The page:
This is a statement from Kristen Strader, campaign coordinator for Public Citizen’s Commercial Alert Program:

It is disgraceful that the parks service plans to sell our national parks to the highest bidder despite overwhelming public opposition to increased commercialism in our national parks. More than 215,000 petition signers and hundreds of commenters opposed this policy.

Now that this policy has been finalized, park visitors soon could be greeted with various forms of advertisements, like a sign reading “brought to you by McDonald’s” within a new visitor’s center at Yosemite, or “Budweiser” in script on a park bench at Acadia.

The NPS did make one right move by removing a provision from the policy that would have allowed corporate logos to be placed on exhibits and waysides.

In a society where we are constantly inundated with advertisements everywhere we go, national parks offered a unique and beautiful escape. Even in schools, students endure a constant barrage of billboards, social media advertising and marketing. Until now, national parks have remained relatively commercial-free, which is why they were such a valuable respite.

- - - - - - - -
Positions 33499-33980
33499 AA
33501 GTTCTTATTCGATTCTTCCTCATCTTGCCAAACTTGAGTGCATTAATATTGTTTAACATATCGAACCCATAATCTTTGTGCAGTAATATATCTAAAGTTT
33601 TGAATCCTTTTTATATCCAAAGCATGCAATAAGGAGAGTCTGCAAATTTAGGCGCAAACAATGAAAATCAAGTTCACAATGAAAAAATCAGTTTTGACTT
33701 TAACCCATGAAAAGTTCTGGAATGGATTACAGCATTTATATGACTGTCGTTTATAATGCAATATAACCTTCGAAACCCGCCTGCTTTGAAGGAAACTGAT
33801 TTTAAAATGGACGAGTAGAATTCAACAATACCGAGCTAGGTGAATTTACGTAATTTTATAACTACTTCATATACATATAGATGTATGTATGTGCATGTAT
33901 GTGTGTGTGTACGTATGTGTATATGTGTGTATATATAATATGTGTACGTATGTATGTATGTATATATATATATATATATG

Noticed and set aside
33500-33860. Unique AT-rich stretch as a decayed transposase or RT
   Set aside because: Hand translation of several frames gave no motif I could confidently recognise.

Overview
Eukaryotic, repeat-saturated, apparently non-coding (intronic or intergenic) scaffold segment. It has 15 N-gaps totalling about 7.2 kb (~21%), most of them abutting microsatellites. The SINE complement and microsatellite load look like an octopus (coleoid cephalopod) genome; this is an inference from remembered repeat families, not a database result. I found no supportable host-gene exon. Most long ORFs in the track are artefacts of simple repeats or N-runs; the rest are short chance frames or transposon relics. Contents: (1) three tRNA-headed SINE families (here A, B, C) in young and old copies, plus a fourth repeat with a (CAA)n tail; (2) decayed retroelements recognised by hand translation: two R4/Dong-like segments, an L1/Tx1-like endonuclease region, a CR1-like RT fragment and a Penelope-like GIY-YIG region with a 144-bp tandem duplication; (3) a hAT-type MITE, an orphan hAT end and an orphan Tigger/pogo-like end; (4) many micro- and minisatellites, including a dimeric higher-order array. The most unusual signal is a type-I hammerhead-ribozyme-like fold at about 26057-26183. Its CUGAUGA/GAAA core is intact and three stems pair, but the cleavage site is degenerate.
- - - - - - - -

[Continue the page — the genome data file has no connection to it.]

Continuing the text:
The finalization of Director’s Order #21 signals a dangerous shift toward opening our parks up to an unprecedented amount of commercial influence.

Study: 73 percent of Fortune 500 companies playing offshore shell game

More than 73 percent of Fortune 500 companies maintained subsidiaries in offshore tax havens in 2015, according to “Offshore Shell Games.”

The new study was released this week by the U.S. PIRG Education Fund, Citizens for Tax Justice and the Institute on Taxation and Economic Policy.

Collectively, multinationals reported booking $2.5 trillion offshore, with just 30 companies accounting for 66 percent of this total.

By indefinitely stashing profits in offshore tax havens, corporations are avoiding up to $717.8 billion in U.S. taxes.

“Corporate tax dodging may be legal, but it’s certainly not good for everyday taxpayers and responsible small businesses,” Michelle Surka, advocate with U.S. Public Interest Research Group, said in a news release. “It disadvantages small businesses that don’t have scores of tax lawyers, creates an economic environment that favors accounting tricks over innovation and real productivity, and forces the rest of us to foot the bill. We’re beginning to see a growing international interest in cracking down on corporate tax dodging, and with $717.8 billion on the line, it’s time for the United States to start doing the same.”